(1) as people reach the age of 105+ years, they become more and more alike in terms of what age-related diseases they get and when they get them. Consistent with Jim Fries; “Compression of Morbidity” hypothesis, people who survive to ages 110+ (called supercentenarians) and who therefore approximate the limit of human lifespan are on average disease and disability-free up until the last 5 or so years of their lives. This increasing homogeneity, especially compared to the increasing heterogeneity in the rates of aging and incidences of age-related diseases at younger percentiles or ages of survival, suggests underlying genetic similarities (similar genetic profiles) amongst groups of these supercentenarians; and

(2) the New England Centenarian Study previously discovered genetic signatures (made up of longevity-associated variations of about 130 genes) that were associated with surviving to age 106+ years with 80% accuracy, but with only 60% accuracy for accurately picking out people living to ~100 years. This increasing accuracy with older and older ages also suggests a stronger and stronger genetic influence upon survival to these rarest percentiles of survival.

With the above background, we set out in this study and subsequent paper, to

(1) assess sibling relative risk using the largest-ever collection of validated pedigrees of centenarians,

(2) to assess the risk of a sibling achieving the same age as their very old sibling (e.g. ages 95, 100, or 105+ years) relative to average people born around the same time, and

(3) to look at how when a person was born (eg before or after 1890) made a difference in these relative risks.

Medical Research: What are the main findings?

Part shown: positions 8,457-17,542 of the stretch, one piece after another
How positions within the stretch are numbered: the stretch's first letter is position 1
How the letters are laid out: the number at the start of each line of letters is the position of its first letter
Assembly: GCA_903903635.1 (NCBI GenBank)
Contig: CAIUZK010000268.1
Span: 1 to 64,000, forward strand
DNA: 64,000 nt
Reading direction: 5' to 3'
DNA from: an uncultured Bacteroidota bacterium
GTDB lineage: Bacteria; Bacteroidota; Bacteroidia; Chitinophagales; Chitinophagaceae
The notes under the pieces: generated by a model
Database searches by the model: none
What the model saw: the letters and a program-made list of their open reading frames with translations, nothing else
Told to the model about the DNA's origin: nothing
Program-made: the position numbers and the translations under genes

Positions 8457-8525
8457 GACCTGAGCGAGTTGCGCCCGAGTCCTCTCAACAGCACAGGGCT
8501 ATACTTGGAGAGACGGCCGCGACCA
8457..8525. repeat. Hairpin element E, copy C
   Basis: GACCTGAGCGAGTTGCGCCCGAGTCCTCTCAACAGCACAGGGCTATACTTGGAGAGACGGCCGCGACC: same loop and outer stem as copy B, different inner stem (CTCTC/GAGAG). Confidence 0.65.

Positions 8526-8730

Dr. Perls:   In this study, we analyzed survival data of the families of 1,500 participants in the New England Centenarian Study, the largest study of centenarians and their family members in the world, based at Boston Medical Center. Among those families, we looked at more than 1,900 sibling relationships that contained at least one person reaching the age of 90. We found that for people who live to 90 years old, the chance of their siblings also reaching age 90 is relatively small – about 1.7 times greater than for the average person born around the same time. But for people who survive to age 95, the chance of a sibling living to the same age is 3.5 times greater – and for those who live to 100, the chance of a sibling reaching the same age grows to about nine times greater. At 105 years old, the chance that a sibling will attain the same age is 35 times greater than for people born around the same time. However, this does not mean there are many 105 year old siblings running around. Because getting to such an age is so incredibly rare, just 10 sibships out of a 100 that contain a 105 year old will have another sibling living to that age. We also noted that the relative risks are higher for people born before 1890 versus those born after and this makes sense given that there were major changes in the public health around this time with cleaner water supplies, better socioeconomic conditions and so on and therefore the mortality rate, particularly among infants was dramatically declining.